Lawrence Weiner (New York, the United States, 1942) is one of the representatives of Conceptual and post-Minimalism art whose work can be placed next to American artists from the same generation such as Joseph Kosuth and Robert Barry. Documenta 5 at Kassel and the Venice Biennale strengthened a career that began in the early sixties researching new formats. It is language, however, that is his ultimate tool, appearing repeatedly in his work.
In the Statement of Intent Lawrence Weiner publishes in 1969, the artist asserts: "Works of Art do need not be constructed". By stating this, the New York artist takes a clear stance in the debate on the role of the spectator / receiver in the artwork. The actual perception of the person contemplating is one of the concerns that is present in Weiner’s work.
These installations at the Palacio de Cristal have their interventions at the statue of the Fallen Angel in the Parque del Retiro and at the Museo Nacional Centro de Arte Reina Sofía Library. With this distribution in several spaces Weiner wishes to propose a tour of the city, just like a gaze that travels the words that constitute his pieces.
In this project, created specifically for the occasion, Weiner uses language as a mode of public sculpture, erecting new spaces for the reflection on art. The meaning of the words used, the grammar and punctuation signs are all joined to the characteristics of the media -among which include: the typography, body of the letter, colour and the graphic arrangement- to make up the sculptural component.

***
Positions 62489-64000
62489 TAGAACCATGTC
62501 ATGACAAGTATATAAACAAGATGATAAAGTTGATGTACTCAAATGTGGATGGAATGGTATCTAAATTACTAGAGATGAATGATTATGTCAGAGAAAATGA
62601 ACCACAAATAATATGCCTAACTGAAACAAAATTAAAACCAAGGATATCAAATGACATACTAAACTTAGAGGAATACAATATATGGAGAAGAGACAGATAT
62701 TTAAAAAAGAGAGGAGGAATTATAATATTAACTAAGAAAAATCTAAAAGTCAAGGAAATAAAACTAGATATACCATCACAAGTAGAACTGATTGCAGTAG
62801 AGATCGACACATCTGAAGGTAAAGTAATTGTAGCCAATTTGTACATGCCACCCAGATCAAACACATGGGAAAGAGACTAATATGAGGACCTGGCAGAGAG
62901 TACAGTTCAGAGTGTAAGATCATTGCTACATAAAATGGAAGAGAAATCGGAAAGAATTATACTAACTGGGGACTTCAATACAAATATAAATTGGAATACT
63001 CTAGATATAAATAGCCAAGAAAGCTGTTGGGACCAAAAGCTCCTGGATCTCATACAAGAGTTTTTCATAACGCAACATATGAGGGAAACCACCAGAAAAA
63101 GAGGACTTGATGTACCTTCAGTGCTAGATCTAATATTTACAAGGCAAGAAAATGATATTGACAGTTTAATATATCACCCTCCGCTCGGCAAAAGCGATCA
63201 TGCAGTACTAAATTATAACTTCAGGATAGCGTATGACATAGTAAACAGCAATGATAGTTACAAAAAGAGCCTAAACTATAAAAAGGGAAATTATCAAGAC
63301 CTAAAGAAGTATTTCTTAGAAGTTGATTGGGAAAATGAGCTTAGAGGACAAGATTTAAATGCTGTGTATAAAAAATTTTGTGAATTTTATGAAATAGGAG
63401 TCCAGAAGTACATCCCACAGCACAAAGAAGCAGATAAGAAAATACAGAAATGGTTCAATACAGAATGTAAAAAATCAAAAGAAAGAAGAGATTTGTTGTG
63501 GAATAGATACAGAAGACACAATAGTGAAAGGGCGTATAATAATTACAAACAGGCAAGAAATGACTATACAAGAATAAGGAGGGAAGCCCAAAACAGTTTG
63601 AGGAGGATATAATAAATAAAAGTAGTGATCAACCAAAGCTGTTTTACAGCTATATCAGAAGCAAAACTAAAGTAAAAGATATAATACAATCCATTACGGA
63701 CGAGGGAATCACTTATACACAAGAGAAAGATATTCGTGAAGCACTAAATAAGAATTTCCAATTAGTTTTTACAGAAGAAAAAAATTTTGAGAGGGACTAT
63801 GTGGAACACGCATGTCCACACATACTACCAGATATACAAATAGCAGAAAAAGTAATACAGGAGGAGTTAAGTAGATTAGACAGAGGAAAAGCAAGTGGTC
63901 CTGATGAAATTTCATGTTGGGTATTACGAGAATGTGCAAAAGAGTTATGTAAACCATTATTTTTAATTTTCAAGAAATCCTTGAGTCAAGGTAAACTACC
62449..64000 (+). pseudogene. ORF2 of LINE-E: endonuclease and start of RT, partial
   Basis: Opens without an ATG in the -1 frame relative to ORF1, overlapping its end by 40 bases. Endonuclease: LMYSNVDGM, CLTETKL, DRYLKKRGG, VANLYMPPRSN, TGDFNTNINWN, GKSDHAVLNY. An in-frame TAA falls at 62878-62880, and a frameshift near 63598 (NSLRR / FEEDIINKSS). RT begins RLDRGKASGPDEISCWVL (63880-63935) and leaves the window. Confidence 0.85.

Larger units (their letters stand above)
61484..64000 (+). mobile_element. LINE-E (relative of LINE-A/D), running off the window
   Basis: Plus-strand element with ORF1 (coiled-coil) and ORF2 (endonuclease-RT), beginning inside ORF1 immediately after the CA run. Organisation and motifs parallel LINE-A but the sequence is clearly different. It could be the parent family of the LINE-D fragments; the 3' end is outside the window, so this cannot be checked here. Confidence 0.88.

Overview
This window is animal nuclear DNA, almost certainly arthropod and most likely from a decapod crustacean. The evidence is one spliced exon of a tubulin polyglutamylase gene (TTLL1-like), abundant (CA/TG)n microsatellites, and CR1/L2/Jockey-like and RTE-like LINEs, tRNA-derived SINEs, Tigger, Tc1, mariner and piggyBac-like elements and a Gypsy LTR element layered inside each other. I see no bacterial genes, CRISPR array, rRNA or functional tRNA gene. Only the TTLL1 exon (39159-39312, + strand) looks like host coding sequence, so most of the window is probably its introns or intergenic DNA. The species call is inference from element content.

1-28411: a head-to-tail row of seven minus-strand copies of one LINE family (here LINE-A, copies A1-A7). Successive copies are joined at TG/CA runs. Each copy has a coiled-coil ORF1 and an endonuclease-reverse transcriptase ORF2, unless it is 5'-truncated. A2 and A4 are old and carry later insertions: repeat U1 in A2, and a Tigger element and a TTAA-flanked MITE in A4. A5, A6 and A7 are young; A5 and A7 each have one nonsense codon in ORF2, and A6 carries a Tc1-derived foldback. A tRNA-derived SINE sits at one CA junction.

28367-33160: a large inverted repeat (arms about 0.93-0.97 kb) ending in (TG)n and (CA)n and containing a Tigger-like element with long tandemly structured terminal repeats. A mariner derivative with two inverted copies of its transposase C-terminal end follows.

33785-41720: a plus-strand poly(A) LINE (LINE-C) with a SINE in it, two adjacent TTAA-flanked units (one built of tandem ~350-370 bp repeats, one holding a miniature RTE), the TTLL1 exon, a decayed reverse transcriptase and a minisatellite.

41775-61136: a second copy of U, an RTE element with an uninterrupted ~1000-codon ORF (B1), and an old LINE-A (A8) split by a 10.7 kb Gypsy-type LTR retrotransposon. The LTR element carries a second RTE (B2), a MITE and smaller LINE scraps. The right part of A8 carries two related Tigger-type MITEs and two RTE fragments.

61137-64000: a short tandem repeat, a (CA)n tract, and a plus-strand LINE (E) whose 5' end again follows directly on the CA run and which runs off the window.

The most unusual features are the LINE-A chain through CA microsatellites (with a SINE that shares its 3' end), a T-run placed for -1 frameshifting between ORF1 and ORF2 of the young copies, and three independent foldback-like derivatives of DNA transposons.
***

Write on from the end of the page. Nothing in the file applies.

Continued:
Gold, silver, emeralds, steel, salt or diamonds are some of the concepts that can be read in the windows of the Pavilion. They refer to the materials and therefore make up the piece. The sun penetrates through vinyl stencils placed on the roof of the building; this makes the words inside move with the hour of the day. Thus, the piece can be read from the inside, outside or through the projection on the ground. Also shaping Weiner’s work at this time is the dynamic between materiality / immateriality.
For the texts the artist has used, as is usual with him, English and the language where the installation is located. The title of the exhibition, Por sí mismo/Per se, refers to substance as opposed to accidents. This metaphysical name suggests the absence of manipulation on the piece while it stresses that the materials used are not metaphorical but literal.
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